Viewing the log files

There are two ways to view (tail) the log files of your application. You can use the client tool:

$> rhc-tail-files -a sellmore

Or you can shell into the server and use the built-in tail command:

$> tail_all

You can also use the regular tail command in the remote shell environment.

Restarting or stopping your application

You can control your application directly without pushing files through git. One way is to use the client tool from your location machine:

$> rhc-ctl-app -c restart

You can also shell into your domain and execute a command using one of the special commands provided:

$> ctl_app restart

In addition to restart, you can use the commands start, stop, etc.

Persistence Storage

Preserving the database between restarts

You may have noticed that each time we restart the application, the data gets lost. There are two ways to resolve this:

  1. Update tables rather that dropping and recreating them on deployment

  2. Save the data to a safe location on disk

The first setting is a feature of Hibernate (or alternate JPA provider) and is changed using the following property in src/main/resources/META-INF/persistence.xml:

src/main/resources/META-INF/persistence.xml (fragment)
<property name="" value="update"/>

The second feature depends on the database you are using. If you are using the provided H2 database, you’ll likely want to change the configuration in .openshift/config/standalone.xml to use the OpenShift data directory:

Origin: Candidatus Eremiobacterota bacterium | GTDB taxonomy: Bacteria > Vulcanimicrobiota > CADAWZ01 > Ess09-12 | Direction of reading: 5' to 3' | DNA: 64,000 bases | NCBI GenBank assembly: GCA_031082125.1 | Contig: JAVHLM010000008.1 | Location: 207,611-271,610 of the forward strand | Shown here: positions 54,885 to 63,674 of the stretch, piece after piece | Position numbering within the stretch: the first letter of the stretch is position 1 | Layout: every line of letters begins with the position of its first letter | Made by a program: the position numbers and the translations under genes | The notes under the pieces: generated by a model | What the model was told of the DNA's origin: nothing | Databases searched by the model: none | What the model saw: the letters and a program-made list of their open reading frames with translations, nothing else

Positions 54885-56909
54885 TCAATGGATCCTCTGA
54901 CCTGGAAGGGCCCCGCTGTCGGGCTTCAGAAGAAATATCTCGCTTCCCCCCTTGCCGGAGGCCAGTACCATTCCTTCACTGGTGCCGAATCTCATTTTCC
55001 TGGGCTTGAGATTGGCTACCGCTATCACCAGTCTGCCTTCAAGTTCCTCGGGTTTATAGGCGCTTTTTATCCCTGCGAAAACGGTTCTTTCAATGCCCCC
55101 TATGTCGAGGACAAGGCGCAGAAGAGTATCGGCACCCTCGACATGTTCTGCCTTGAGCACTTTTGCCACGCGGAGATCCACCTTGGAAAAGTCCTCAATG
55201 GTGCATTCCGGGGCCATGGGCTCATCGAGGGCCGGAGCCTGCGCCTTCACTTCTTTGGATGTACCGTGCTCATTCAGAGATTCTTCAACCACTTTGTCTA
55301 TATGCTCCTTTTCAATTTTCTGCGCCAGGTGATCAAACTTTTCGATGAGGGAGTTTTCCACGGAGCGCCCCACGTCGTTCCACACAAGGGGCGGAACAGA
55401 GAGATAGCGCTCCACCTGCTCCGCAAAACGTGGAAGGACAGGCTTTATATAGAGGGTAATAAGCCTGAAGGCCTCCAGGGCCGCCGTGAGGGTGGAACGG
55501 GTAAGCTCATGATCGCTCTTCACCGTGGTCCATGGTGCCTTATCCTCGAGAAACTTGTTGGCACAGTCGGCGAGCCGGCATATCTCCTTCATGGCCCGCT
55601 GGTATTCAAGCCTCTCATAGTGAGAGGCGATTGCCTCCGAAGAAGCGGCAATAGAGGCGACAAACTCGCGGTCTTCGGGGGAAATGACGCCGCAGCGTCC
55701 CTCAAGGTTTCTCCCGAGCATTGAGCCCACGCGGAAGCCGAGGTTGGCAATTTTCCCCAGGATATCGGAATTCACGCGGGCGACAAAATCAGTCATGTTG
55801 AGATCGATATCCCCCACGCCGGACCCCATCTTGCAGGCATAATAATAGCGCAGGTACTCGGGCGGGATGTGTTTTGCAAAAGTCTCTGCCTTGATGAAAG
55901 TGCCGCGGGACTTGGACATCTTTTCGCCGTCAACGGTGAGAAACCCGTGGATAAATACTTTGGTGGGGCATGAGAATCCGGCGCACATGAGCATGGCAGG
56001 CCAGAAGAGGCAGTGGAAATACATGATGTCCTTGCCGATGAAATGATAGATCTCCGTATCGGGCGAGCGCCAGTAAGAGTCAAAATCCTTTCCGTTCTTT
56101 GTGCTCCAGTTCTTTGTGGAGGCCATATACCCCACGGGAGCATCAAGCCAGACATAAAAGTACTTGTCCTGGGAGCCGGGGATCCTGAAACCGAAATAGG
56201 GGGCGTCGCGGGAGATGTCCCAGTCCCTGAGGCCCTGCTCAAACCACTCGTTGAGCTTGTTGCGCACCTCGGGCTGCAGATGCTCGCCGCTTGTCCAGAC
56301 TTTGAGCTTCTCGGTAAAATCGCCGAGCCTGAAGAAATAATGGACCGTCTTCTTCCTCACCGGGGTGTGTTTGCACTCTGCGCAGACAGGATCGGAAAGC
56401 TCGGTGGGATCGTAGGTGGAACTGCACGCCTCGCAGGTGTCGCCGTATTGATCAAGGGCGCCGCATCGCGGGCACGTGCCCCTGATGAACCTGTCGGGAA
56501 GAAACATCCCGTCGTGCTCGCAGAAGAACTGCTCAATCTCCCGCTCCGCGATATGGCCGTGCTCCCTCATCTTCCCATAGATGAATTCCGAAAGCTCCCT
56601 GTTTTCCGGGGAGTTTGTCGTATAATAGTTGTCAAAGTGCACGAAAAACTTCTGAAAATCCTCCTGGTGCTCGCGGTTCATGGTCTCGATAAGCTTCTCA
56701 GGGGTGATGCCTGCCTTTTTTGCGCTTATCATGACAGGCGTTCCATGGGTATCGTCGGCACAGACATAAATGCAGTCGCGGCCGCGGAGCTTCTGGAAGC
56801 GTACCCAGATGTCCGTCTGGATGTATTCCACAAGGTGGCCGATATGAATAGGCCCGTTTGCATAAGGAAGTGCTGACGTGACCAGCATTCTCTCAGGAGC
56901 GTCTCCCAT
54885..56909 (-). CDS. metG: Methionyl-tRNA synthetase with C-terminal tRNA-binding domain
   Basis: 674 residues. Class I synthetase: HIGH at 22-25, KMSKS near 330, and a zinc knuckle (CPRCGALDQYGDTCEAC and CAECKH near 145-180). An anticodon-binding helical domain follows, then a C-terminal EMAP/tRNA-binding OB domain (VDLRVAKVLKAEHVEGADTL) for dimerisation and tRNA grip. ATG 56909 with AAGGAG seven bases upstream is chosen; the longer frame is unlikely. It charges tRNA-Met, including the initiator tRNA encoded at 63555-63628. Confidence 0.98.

.openshift/config/standalone.xml (fragment)

The other approach is just to use a regular client-server database (e.g., MySQL or PostgreSQL), which we’ll do later.

Persisting data to a MySQL database

OpenShift provides us with several add-on services (cartridges) we can use. To see the list of available cartridges, issue the following command:

$> rhc-ctl-app -a sellmore -L

List of supported embedded cartridges:

  postgresql-8.4, metrics-0.1, mysql-5.1, jenkins-client-1.4,
  10gen-mms-agent-0.1, phpmyadmin-3.4, rockmongo-1.1, mongodb-2.0

Oh goody! Lots of options :)

Let’s install mysql-5.1 cartridge:

$> rhc-ctl-app -a sellmore -e add-mysql-5.1

Mysql 5.1 database added. Please make note of these credentials:

   Root User: admin
   Root Password: xxxxx
   Database Name: sellmore

Connection URL: mysql://

You can manage your new Mysql database by also embedding phpmyadmin-3.4.
Note The name of the database is the same as the name of the application.

OpenShift is telling us that the phpmyadmin cartridge is also available, so we’ll add it as well.

$> rhc-ctl-app -a sellmore -e add-phpmyadmin-3.4

phpMyAdmin 3.4 added. Please make note of these credentials:

   Root User: admin
   Root Password: xxxxx

URL: https://sellmore-[domain name]